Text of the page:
Thallus normally ± stiffly pendent, often long and straggling, to 30 cm long, juvenile specimens more erect and tufted, rigid, pale or blackened at the base, annular cracks abundant and conspicuous. Main branches coarse, to 1.5 mm diam., of uniform thickness, only tapering at apices, typically rather straight when well-developed or somewhat twisted, often ± angular; branching usually sparse, occasionally with numerous, irregularly arranged lateral branches, with scattered or sometimes abundant, single or clusters of thin fibrils to 1 cm in length arising at right-angles to branches. Surface dark grey-green, glossy and vitreous (glassy) in appearance, conspicuously and coarsely warted with numerous white, raised ± hemispherical tubercles, these often bursting to form coarsely granular, ulcerose soralia and occasionally isidiomorphs. Main branches also with smaller, low, translucent, paler papillae. Medulla very compact, pale to deep pink, rarely white.
Anamorph: not known.
Teleomorph: ascomata apothecia, rare, lateral on main branches, the disc with a few marginal fibrils.
Chemistry: thallus C+ yellow-orange, K–, CK+ yellow-orange, Pd– (diffractaic, barbatic and usnic acids and ± several accessory substances).
In the UK as a whole considered to be of Least Concern, but Listed under Section 2(4) of the Nature Conservation (Scotland) Act 2004 due to its restricted distribution in that territory.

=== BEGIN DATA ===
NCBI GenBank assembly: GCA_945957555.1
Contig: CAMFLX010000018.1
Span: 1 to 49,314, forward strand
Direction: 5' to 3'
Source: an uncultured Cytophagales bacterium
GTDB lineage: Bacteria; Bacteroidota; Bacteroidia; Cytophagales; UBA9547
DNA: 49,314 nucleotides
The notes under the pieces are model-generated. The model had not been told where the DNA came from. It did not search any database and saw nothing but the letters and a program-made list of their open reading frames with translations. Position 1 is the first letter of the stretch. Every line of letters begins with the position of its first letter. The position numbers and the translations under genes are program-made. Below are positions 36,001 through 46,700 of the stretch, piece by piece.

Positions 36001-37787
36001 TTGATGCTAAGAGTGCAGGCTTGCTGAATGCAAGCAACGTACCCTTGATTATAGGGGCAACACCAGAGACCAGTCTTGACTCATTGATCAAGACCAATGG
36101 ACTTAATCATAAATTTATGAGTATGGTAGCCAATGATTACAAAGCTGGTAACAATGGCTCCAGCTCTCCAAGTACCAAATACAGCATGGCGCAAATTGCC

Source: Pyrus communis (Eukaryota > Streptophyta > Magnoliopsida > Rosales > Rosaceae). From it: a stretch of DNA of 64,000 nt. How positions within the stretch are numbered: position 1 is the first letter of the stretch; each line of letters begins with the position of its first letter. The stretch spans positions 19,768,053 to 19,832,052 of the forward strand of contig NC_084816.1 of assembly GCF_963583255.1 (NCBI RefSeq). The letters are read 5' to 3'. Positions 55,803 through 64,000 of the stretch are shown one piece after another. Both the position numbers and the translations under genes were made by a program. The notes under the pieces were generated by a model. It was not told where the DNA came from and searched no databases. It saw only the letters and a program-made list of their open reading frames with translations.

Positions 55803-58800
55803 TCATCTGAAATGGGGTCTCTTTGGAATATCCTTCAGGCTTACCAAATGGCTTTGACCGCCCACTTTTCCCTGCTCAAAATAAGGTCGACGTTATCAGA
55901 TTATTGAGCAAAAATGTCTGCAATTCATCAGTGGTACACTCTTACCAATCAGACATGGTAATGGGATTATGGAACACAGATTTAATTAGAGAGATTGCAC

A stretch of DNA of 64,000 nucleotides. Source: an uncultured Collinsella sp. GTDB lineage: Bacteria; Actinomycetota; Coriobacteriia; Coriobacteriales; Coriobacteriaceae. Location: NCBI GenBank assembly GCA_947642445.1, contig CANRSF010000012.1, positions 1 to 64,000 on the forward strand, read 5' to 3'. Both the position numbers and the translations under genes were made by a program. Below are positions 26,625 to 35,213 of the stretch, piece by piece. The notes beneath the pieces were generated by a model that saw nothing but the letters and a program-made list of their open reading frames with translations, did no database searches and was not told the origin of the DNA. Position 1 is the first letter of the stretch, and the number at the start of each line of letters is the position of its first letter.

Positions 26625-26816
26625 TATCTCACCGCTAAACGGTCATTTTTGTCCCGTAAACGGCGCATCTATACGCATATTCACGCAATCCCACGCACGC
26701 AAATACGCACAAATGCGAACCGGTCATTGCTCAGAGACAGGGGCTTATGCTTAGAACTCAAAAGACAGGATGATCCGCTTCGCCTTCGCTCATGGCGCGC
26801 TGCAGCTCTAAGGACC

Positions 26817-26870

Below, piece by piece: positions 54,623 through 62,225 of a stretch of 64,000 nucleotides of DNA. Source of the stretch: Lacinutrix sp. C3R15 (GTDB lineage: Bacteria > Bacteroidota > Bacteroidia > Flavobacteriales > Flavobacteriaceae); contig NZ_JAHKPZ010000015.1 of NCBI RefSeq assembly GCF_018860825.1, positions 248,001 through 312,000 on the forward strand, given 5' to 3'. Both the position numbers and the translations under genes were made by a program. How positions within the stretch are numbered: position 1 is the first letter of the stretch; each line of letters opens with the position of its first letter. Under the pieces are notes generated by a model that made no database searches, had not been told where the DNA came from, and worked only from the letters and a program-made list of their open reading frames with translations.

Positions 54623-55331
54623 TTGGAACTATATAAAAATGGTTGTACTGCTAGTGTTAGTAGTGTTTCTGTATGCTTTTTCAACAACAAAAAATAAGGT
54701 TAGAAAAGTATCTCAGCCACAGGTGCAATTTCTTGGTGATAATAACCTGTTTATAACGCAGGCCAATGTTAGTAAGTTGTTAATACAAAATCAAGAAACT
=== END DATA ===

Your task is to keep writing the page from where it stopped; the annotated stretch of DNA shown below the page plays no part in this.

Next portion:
Diagnostic features include the pendant habit and the pink (not white) axis and medulla; care needs to be taken as the pigmentation may be subtle. Also characterized by the rigid, ± inflexible, coarse, scabrid texture and conspicuous white tubercles, often bursting with coarse soredia. Young thalli can be identified by their flesh-coloured to pink medulla (almost white when the pigment is in low concentration) and the presence of barbatic and diffractaic acid (CK+ yellow-orange).
Richly branched morphs may resemble U. filipendula but that species is usually more regularly branched, with a fish-bone-like appearance, lacks conspicuous white, hemispherical tubercles which become eroded and sorediate, has a K+ red medulla and is usually abundantly spinulose-isidiate on the main branches, especially towards the holdfast. Small, erect, pollution-damaged specimens superficially resemble U. cornuta which, however, has a lax medulla, persistently colourless axis and a different chemistry.
In GB&I, recorded from S & SW England, Wales and Ireland, rarely found in S Scotland (Dumfries & Galloway).
On acid-barked old trees, particularly Quercus and Fagus, in relict woodlands and parklands where it is characteristic of well-lit sites on trunks of ancient trees particularly along waysides and in glades, also often on inclined or horizontal trunks and boughs in thin tree canopies; locally frequent in the south and west.